THE GIRL THE SEA GAVE BACK by Adrienne Young. Review.

THE GIRL THE SEA GAVE BACK by Adrienne Young

Titan, pb, £8.99

Reviewed by Irene Rosenfeld

I chose Adrienne Young’s The Girl The Sea Gave Back because I loved the title. When I received the review copy, I fell for the cover – the back of a long-haired, wind-blown young woman emerging from stormy waves, about to shoot an arrow at an unseen target before her. The novel itself was a mixed bag, pleasant, innocuous, and fine for a YA readership who may also be into fantasy gaming.

The story is mostly told in first-person narrative. Many chapters alternate between Tova (the girl) and Halvard (the lad). Tova is little more than a loathed, abused and sometimes attacked slave, found by a tribal ‘Tala’ – a priest of sorts in a world strongly reminiscent of the Vikings. Even as a six-year-old, she is covered in tattoos that indicate she comes from a tribe with strong divinatory powers and that she, herself, is gifted with the ability to foretell the future. As a result, she is lied to and kept for the use of the tribe who both revere her powers but also treat her with fear and loathing. Tribal warfare ensues from one of her predictions, until, at the end of the day she has to make some tough decisions which, obviously, I won’t reveal in case you’d like to read the novel for yourself.

In the opening chapters, I felt I was ploughing through several hours of well-meaning prose where I kept asking myself if this had been written by a real person. There seemed to be two people writing it. One appeared to be a little inexperienced; characters did not convince me and action was externally observed and hard to relate to. But the other author, the author who dealt with the more mystical parts of the story – reading runes, foretelling the future, feeling at one with symbol, time and nature, well, that was a fine writer, convincing and gifted.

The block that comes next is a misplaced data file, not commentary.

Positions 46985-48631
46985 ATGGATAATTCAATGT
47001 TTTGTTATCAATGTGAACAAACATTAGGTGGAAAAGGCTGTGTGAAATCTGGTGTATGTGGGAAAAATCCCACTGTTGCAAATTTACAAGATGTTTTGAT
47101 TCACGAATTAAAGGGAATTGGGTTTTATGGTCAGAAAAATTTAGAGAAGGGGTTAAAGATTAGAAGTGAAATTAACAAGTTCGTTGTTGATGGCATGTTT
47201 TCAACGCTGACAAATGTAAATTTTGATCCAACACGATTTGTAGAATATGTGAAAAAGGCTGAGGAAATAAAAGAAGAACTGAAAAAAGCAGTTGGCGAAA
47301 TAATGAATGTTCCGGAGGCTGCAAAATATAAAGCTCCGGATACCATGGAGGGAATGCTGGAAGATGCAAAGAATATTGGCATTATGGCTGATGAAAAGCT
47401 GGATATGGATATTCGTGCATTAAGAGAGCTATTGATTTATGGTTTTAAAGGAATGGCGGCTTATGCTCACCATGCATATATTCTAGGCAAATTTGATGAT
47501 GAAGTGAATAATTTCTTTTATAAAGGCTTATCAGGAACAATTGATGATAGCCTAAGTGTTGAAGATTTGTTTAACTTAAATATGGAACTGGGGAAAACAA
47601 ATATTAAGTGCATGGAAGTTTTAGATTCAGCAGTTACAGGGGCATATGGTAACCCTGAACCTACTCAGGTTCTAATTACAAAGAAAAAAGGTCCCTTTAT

I found it interesting that the publishers offered this novel with the tag ‘For fans of Sarah J. Maas’, whose early writing style is popular, detailed, vivid and enjoyably kitsch.

Adrienne Young, on the other hand, is an author of promise, caught in the overstated style and commercial world of Young Adult fiction, where readers will happily read on for a potential of romance – in this case, the structural fact that the boy and girl narrators interweave.

On checking reviews on her previous work, I realised there are two camps with little in-between: a majority who loved her writing and a minority who were not convinced.  It all goes to say, it’s all a matter of readership and taste. I must say, however, that I warmed up to it the more I read.

So, YA Fantasy fans of Viking cultures, wildings, magical thinking and tribal warfare, this novel is for you.

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